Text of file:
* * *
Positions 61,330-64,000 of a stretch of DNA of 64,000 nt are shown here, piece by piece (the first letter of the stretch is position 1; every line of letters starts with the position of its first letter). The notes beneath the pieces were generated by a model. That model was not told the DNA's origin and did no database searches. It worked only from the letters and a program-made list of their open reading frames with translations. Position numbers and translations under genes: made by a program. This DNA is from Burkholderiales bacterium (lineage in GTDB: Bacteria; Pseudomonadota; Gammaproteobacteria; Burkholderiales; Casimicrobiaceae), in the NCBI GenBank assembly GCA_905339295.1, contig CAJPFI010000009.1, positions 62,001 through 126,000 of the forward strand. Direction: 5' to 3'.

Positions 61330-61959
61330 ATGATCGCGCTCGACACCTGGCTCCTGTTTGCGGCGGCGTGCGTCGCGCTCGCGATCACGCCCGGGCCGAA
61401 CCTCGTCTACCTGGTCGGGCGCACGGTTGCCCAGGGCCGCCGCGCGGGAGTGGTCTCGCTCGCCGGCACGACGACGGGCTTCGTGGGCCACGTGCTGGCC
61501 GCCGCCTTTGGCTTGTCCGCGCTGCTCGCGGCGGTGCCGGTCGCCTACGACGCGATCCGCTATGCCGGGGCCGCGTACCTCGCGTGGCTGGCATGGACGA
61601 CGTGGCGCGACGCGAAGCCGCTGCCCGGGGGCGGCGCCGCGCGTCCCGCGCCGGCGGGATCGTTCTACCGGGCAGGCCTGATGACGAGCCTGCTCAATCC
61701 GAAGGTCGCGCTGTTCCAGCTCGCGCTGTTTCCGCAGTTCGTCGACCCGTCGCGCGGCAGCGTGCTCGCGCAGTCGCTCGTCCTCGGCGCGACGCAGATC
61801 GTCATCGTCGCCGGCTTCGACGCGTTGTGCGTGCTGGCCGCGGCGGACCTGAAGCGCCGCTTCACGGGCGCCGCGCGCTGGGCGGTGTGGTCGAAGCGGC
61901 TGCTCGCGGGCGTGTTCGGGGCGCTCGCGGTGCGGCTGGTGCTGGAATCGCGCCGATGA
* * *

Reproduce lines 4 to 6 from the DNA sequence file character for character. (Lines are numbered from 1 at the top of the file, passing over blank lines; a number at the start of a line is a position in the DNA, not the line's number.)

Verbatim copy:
61401 CCTCGTCTACCTGGTCGGGCGCACGGTTGCCCAGGGCCGCCGCGCGGGAGTGGTCTCGCTCGCCGGCACGACGACGGGCTTCGTGGGCCACGTGCTGGCC
61501 GCCGCCTTTGGCTTGTCCGCGCTGCTCGCGGCGGTGCCGGTCGCCTACGACGCGATCCGCTATGCCGGGGCCGCGTACCTCGCGTGGCTGGCATGGACGA
61601 CGTGGCGCGACGCGAAGCCGCTGCCCGGGGGCGGCGCCGCGCGTCCCGCGCCGGCGGGATCGTTCTACCGGGCAGGCCTGATGACGAGCCTGCTCAATCC